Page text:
Land Commissioner George P. Bush and Houston Mayor Sylvester Turner mostly blamed Congress and Washington politics for the slow pace of recovery after Hurricane Harvey at today’s Texas House Urban Affairs Committee meeting.
But for the members of the community who shared their stories of destroyed homes, lost wages, and unresponsive landlords, blame isn’t important. Finding a safe place to call home — even temporarily — is at the center of their lives right now.
“These people deserve to have dignity restored, just like I deserve dignity,” said Malberth Moses, a member of the Texas Organizing Project. “All I need is fair housing, that’s all I need.”
See the above video for his full testimony.
According to the General Land Office about 900,000 people applied for some sort of assistance. It is unclear how many people have been approved for these programs and how many have been denied, but our analysis of available data from FEMA shows that a significant portion of renters and owners who registered have been denied or not approved.
In the Houston-Galveston area, for example 646,000 households registered with FEMA. Of those 260,000 were approved.
Rep. Carol Alvarado asked Heather Lagrone, Deputy Director for the Community Development and Revitalization Program at the GLO whether anyone is tracking why people are being denied. Lagrone said FEMA takes extensive notes on all of the reasons and offers feedback to people it denies. However, this is data that advocates have been unable to see.
Local and state officials discussed the locally-run programs such as direct leasing and mobile home units, as well as direct repair options provided by the state. Despite these available programs, committee members commented on the low eligibility rate and slow progress given the widespread need across Texas.
David Pittman, a TOP leader and pastor in Houston told the committee that Texas should put safe, healthy, affordable housing above large infrastructure projects. He described members of his church who have become ill because of unsafe living conditions.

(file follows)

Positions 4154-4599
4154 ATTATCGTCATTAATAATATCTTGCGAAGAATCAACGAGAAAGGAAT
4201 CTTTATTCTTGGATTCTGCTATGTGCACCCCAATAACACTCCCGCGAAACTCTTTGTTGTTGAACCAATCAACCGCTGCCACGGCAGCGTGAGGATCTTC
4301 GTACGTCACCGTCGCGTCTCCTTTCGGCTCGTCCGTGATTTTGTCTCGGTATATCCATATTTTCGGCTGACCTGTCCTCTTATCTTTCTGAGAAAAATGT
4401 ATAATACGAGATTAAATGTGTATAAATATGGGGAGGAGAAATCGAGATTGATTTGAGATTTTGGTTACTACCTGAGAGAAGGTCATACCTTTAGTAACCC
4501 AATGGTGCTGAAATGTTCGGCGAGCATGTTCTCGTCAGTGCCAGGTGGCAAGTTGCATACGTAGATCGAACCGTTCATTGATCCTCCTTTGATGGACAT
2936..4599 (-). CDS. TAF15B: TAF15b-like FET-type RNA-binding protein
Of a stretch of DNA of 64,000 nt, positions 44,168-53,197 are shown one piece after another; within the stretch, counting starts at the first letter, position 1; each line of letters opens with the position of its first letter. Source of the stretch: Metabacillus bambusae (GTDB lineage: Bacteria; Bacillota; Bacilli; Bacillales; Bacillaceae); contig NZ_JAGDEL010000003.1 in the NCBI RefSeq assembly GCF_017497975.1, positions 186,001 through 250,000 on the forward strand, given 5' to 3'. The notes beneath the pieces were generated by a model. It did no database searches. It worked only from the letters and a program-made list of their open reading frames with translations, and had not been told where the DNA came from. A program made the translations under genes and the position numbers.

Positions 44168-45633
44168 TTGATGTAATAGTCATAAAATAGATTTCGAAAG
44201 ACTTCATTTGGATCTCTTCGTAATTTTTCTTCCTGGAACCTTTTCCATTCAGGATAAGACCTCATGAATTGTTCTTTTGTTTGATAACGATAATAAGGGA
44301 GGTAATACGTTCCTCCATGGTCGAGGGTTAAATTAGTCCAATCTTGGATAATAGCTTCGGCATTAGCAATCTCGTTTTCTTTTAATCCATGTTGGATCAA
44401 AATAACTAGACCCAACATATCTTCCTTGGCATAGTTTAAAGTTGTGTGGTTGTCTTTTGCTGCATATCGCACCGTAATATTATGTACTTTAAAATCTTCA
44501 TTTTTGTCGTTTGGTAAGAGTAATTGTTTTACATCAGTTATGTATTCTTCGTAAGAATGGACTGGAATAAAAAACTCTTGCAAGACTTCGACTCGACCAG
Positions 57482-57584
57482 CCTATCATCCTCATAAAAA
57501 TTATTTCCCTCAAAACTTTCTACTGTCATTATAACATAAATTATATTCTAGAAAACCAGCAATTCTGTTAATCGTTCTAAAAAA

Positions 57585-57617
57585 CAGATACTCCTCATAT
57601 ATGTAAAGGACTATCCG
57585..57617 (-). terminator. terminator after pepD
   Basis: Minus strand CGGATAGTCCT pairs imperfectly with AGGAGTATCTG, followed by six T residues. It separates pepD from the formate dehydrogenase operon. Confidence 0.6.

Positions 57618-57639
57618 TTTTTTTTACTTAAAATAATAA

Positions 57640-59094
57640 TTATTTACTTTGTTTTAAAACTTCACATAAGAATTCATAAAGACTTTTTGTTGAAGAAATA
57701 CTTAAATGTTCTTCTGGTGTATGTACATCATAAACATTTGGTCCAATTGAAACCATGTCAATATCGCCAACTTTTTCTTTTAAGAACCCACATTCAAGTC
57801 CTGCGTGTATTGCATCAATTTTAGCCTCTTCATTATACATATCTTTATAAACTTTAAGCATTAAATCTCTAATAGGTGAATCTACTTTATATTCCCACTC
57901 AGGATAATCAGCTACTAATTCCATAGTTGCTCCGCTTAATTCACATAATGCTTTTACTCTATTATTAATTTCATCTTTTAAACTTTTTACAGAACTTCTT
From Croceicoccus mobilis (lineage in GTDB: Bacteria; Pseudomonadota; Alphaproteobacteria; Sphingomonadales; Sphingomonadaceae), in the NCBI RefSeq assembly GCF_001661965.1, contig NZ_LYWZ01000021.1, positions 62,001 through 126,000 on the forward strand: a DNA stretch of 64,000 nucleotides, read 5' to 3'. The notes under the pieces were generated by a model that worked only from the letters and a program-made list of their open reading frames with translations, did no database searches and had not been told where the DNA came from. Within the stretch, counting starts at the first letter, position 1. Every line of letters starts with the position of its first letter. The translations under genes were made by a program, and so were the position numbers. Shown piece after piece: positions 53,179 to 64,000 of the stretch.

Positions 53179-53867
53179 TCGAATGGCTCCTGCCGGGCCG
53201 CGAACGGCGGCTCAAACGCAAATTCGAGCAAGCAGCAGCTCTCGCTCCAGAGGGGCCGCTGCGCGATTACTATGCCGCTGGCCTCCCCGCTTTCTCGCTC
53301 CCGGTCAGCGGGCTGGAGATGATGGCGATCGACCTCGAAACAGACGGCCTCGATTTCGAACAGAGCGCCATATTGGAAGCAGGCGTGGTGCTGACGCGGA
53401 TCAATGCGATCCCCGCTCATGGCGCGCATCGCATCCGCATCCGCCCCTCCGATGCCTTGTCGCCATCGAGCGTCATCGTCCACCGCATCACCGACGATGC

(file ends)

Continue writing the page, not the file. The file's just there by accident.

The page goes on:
Pittman called on state officials to hold another public hearing to hear so that decision makers can hear from the public about the state’s official action plan.
Another member of the Texas Organizing Project who gave her testimony in Spanish told the Committee that she and her husband had invested so much in their home. They planned to pass it on to their children one day — but Hurricane Harvey has changed those plans. She described her experience getting help after Hurricane Ike as much easier than this time around. She said language barriers have frustrated her and that Spanish speaking case managers should be available to help her community.
Maria Sosa, an organizer with FIEL Houston added that many others who have been left behind are undocumented immigrants. Many have been left without much recourse because they do no qualify for aid and fear asking for help because of anti-immigrant stances among some federal and state officials FIEL has been active in some apartment complexes with dangerous, living conditions reaching out to many of the most vulnerable tenants to inform them of their rights and options.
“Unfortunately we face landlords who do not see the tenants as families or human beings but rather dollar signs and profits,” she said.
Our Houston co-director Chrishelle Palay described the importance of providing opportunity for survivors and that local and state officials should ensure that they are not reinforcing patterns of segregation that have long been an issue in Houston.